Fernandez asks, how has the Hispanic majority in our schools changed business as usual?
Reed: We have always been committed to serving the population in our region, of which 96 percent is Hispanic. We have to do what we've always done "faster and with less resources."
King - I'm in my 36th year, and that's the demographics we have always dealt with. "We've really learned as the state has made changes, as the expectations have raised, we've learned not to make excuses but to roll up our sleeves and work hard." What we are doing can show the rest of the state what to do as their Hispanic populations rise.
García - It takes more effort to provide an environment where Latino students can succeed. "We are known for chess in Brownsville. It's often the antithesis of what you might imagine five year olds who are at risk should be doing." What is it about teaching things like chess to a young bilingual mind that helps them down the line?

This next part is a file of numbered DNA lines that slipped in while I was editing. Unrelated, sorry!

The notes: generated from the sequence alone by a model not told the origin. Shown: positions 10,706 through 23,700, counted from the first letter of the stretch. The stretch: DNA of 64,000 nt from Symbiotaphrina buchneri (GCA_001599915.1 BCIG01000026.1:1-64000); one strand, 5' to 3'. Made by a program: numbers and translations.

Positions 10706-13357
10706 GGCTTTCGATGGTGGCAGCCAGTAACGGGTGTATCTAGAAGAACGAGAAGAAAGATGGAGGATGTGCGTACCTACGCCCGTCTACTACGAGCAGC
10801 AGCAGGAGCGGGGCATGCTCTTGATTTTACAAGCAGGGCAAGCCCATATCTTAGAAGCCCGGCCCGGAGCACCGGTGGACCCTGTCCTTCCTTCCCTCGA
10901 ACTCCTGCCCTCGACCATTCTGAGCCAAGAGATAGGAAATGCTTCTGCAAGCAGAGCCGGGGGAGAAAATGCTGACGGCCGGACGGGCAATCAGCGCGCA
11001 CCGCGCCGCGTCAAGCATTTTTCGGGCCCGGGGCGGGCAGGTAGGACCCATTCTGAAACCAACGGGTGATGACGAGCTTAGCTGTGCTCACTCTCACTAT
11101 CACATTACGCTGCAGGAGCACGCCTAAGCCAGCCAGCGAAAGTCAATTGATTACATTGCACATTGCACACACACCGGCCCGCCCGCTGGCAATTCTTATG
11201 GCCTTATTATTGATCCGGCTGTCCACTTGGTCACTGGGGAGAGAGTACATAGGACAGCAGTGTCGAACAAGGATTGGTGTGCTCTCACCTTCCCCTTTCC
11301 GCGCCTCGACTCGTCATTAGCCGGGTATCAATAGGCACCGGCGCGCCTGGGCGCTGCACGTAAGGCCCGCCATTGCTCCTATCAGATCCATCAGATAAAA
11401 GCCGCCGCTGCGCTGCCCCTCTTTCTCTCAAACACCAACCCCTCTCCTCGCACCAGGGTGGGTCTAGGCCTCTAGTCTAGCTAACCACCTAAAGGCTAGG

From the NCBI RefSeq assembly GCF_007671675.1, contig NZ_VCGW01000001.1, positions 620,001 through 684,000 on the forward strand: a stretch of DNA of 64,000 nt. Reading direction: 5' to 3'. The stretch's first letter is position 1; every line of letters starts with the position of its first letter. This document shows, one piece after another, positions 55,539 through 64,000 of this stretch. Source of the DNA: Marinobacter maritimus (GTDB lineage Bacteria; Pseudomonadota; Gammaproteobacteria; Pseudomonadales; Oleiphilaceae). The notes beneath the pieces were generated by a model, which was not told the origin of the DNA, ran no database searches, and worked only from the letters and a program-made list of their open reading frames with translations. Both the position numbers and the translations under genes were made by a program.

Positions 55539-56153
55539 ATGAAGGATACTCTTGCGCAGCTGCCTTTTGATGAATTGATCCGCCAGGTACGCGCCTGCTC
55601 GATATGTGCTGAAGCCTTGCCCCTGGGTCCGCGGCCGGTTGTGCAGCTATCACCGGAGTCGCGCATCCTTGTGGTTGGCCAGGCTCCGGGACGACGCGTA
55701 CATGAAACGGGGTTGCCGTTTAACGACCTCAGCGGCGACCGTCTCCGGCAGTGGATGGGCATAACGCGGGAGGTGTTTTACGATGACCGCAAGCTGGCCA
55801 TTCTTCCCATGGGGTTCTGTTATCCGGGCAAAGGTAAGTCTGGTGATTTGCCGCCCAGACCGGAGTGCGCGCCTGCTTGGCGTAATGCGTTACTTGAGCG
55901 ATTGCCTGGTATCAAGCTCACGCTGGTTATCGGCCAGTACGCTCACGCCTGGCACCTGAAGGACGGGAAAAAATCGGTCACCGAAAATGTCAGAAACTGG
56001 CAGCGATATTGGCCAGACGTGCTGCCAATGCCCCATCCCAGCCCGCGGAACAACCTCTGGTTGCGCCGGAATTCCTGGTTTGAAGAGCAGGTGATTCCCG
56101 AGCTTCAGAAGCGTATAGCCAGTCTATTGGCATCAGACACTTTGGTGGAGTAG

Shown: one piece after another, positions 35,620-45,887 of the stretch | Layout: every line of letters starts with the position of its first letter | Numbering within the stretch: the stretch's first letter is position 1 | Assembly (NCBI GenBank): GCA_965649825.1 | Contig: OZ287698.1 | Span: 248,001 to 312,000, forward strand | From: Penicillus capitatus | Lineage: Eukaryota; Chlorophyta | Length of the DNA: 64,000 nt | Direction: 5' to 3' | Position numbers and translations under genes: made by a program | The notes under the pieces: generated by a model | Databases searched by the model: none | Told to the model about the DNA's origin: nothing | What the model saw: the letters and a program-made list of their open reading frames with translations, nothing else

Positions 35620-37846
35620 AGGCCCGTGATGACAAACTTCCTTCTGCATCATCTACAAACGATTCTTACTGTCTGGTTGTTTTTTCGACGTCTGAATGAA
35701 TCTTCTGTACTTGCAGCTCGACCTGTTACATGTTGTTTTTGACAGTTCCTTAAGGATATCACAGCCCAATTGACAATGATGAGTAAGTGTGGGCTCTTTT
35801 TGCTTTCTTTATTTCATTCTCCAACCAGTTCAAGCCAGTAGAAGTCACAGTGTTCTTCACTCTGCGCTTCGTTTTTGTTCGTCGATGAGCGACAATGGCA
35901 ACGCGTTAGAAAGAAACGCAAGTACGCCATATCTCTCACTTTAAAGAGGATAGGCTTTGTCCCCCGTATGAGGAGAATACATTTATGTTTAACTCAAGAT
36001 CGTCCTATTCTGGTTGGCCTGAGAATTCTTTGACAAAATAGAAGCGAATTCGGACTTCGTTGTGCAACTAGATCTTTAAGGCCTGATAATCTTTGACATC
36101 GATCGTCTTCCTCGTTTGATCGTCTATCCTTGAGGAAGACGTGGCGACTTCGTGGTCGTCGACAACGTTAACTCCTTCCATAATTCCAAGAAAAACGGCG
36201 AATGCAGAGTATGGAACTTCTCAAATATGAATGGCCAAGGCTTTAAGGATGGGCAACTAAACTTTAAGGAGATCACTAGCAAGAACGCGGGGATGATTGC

Brown - This phenomenon is going to be growing around the country. "At Excelencia we look at national data and college going patterns among different populations." For Latino students, most of them are the first to achieve that level in their families. They don't have the information when they start, so it's important to help Latino students get on the right path.